On May 30, 2017. the United States Supreme Court in Impression Products, Inc. v. Lexmark International, Inc. held that when a patent owner sells a patented product all U.S. patent rights are exhausted by that single legitimate sale. The U.S. patent owner cannot rely on U.S. patent law to stop unauthorized, downstream sales or resales of patented goods.
A copy of the 7-1 decision, authored by Justice John Roberts can be found here: lexmarkvimpressionsscopinion
Here is the brief background of the case:
Lexmark designs, manufactures, and sells toner cartridges throughout the World and owns U.S. patents covering components, parts and manner of use of those toners. Lexmark provided purchasers with 2 options for purchasing its patented cartridges: they could pay full price and own the cartridge outright or they could participate in the manufacturer’s “Return Program.” Participants in the Return Program paid a reduced purchase price for a cartridge fitted with a microchip preventing further use and signed a contract promising only to bring a used cartridge back to Lexmark.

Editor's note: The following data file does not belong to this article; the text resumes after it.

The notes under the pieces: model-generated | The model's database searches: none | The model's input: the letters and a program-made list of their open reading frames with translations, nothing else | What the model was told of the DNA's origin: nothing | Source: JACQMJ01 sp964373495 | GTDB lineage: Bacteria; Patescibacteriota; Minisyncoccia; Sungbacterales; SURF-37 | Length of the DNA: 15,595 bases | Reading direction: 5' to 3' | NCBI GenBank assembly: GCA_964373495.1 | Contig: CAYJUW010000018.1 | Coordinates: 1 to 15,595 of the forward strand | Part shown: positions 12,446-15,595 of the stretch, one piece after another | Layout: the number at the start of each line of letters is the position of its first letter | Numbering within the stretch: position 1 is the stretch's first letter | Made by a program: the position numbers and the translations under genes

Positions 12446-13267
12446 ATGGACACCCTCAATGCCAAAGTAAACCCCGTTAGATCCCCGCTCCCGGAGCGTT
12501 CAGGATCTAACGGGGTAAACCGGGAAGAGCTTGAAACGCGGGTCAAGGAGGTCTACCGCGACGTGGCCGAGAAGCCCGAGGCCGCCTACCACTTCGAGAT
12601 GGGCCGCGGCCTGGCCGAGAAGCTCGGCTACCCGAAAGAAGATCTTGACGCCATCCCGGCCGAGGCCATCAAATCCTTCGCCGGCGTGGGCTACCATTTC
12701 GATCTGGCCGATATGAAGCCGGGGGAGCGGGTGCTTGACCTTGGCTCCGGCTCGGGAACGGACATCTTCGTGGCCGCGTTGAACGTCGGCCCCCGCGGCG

Over time, Impression Products was able to remanufacture Lexmark’s used cartridges by circumventing the microchips and started its own refill/resale business of the used Lexmark cartridges.
Lexmark sued for patent infringement claiming that the exclusive rights to prevent unauthorized imports found in U.S. patent law prevented Impression Products from reselling imported patented cartridges first sold outside of the United States. The Federal Circuit agreed that the unauthorized resales of the patented toner cartridges by Impression Products violated Lexmark’s U.S. patent rights.
The U.S Supreme Court, however, held that U.S. patent law cannot be used to enforce resale limitations that may or may not be enforceable under contract law and that once an authorized sale occurs — no matter where or by whom — the U.S. patent owner has exhausted its monopoly rights under U.S. patent law.
Of note, similar to its rationale in the 2013 Kirstaeng ruling (kirstaengvwiley), the Court held that U.S patent owners cannot rely on U.S. patent law to restrict product resales with the hope of reaping greater profits. In his opinion, Justice Roberts held “”The patentee may not be able to command the same amount for its products abroad as it does in the United States, but the Patent Act does not guarantee a particular price.”
It may not be unreasonable to expect efforts to legislatively overturn this decision, particularly because U.S. patent laws are often relied upon to restrict unauthorized downstream sales of patented pharmaceuticals. AFTA will carefully monitor and advise its supporters of any legislative efforts to overturn this decision.